Equanimity

I can’t fix Afghanistan. I can’t fix Haiti. I can’t fix climate chaos. It can be discouraging. But I can be kind and cheerful with the new UPS man. I can grow flowers for the bees and vegetables. I can meditate with loving-kindness on man’s inhumanity to man, and abuse of women. I can hold the horror in one hand and the beauty in the other, the ten thousand joys and the ten thousand sorrows, and bring them to some symmetry. I can express gratitude for the random distribution of conditions in my life, that let me live in relative peace and ease compared to the rest of the world.

Comparisons are odious. I heard this from a poet in the context of writing; but lately I’ve begun to wonder. It seems to me that comparisons, through the appropriate lens, are often excellent reminders of just how great our lives are, if we don’t live in a war zone, and we do have running water and electricity in our homes, get to choose what we eat, grow our own food, read what we like, choose our thoughts, and so much more. Americans take liberty for granted.

While Rome burns, I turn my attention to a gift bun from the local popup bakery. Gratitude. After coffee from across the equator, and the sticky bun flavored with the Asian native cardamom, I turn my attention to the rattlesnake pole beans, growing so tall that I a) finally get the Bean Stalk story, and b) needed a step-stool to pick them. I can barely keep up, and was grateful to learn that they also make good dried beans. I might stop harvesting the ‘immature pods,’ any day now, and let the rest mature and dry, for soups or chili and some to plant next year.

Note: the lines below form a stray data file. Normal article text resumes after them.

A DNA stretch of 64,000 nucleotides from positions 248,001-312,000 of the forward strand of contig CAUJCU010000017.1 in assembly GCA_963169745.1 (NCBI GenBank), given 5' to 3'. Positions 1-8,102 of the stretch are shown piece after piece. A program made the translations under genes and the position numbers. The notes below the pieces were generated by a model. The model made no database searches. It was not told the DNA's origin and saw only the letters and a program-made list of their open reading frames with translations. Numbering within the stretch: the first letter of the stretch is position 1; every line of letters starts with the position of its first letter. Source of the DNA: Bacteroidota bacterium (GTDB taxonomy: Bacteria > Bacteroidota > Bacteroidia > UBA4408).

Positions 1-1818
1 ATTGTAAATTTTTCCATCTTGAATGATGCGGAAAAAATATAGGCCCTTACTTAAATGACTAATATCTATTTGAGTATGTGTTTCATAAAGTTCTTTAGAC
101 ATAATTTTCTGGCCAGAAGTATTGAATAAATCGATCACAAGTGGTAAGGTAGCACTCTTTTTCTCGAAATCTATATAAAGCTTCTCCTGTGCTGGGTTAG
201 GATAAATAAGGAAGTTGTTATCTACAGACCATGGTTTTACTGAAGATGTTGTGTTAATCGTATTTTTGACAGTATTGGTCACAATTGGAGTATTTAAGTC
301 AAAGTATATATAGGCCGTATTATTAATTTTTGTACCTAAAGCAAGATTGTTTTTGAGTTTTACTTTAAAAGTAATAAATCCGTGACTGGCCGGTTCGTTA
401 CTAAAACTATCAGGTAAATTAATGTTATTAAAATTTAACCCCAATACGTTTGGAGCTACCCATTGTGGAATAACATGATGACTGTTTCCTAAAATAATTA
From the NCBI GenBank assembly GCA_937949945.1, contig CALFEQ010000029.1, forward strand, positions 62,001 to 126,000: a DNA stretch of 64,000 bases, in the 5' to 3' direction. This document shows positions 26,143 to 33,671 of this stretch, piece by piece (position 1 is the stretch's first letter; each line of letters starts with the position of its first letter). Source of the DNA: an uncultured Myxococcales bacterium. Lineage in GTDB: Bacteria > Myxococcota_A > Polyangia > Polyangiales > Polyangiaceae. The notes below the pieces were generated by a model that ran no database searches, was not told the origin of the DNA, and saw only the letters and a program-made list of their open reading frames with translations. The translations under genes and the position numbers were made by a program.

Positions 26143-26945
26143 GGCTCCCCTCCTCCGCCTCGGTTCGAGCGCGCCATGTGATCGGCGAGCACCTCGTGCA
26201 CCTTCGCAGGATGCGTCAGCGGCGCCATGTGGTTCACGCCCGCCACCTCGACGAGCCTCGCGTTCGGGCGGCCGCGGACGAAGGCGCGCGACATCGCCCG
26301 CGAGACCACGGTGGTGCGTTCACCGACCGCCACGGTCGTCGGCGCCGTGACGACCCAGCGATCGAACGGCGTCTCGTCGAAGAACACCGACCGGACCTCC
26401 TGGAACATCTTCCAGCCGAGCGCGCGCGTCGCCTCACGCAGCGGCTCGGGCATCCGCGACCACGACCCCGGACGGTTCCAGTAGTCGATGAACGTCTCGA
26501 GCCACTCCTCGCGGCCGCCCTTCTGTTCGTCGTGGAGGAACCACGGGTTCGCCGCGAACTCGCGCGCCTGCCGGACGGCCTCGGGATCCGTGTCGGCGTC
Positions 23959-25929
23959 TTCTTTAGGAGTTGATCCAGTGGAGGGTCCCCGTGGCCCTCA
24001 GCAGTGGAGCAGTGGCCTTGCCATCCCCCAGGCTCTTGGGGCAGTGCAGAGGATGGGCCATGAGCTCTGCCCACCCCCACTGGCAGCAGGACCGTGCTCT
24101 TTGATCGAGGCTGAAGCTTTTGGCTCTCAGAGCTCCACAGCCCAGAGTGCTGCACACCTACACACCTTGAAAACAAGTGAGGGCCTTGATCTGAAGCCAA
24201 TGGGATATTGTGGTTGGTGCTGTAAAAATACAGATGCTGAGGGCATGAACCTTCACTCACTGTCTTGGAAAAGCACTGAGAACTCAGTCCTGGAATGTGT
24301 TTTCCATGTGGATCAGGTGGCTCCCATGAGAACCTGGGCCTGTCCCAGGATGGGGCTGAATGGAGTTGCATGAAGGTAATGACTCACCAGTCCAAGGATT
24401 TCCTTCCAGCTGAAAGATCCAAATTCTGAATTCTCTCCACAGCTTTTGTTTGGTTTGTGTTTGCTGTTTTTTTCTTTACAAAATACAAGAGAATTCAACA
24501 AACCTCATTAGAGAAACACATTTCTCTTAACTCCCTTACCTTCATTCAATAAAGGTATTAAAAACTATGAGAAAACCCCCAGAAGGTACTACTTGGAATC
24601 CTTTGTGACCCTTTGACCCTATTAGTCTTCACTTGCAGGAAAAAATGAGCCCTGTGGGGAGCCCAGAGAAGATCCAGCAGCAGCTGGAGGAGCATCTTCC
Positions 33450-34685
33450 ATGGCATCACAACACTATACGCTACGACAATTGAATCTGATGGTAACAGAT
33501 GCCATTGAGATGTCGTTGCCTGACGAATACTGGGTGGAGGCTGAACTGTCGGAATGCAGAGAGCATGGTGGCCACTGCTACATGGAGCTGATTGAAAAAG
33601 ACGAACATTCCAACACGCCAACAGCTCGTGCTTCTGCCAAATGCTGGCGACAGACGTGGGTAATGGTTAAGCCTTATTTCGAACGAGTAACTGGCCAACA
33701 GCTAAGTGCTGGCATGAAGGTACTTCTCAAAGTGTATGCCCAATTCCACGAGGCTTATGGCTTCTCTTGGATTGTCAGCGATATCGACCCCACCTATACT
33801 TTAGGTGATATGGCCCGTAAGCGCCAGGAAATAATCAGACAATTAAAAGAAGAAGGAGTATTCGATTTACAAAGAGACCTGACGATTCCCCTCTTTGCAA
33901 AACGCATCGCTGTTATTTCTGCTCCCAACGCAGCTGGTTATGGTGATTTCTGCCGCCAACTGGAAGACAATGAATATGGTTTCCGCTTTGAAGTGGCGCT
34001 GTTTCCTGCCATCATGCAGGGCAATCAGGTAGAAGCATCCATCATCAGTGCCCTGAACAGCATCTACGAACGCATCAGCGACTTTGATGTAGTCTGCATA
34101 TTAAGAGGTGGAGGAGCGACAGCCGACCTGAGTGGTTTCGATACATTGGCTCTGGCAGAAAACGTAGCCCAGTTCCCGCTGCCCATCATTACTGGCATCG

Grateful also for two new cucumbers to add to the weekend’s harvest, enough now to make some pickles. Real pickles. I’m grateful to accept the benefits of fermentation, and for the means and knowledge to make real pickled pickles, not only the quick kind with vinegar.

Cucumbers, garlic cloves, ripe dill florets, and a horseradish leaf (all from the garden) in each jar; bay leaves, cloves, peppercorns, mustard seeds and allspice sprinkled into the quart jar, and a single tiny hot pepper added to the pint jar. How beautifully they packed! Then glass weights on top of brine, a pickling lid, and into the pantry til the weekend. I’m grateful for the morning light on junipers and that big old dog, for sweet treats, pole beans, and pickles. I’m grateful every day for the roof over my head, water in the pipes, the power of the sun, the love and support I get and give, and the courage to know that nothing lasts. I am grateful for equanimity.

4 thoughts on “Equanimity

  1. Love this thought. We can’t stop the suffering but we can reduce our own suffering and that of others who are around us at this moment. We can be grateful, kind and compassionate.

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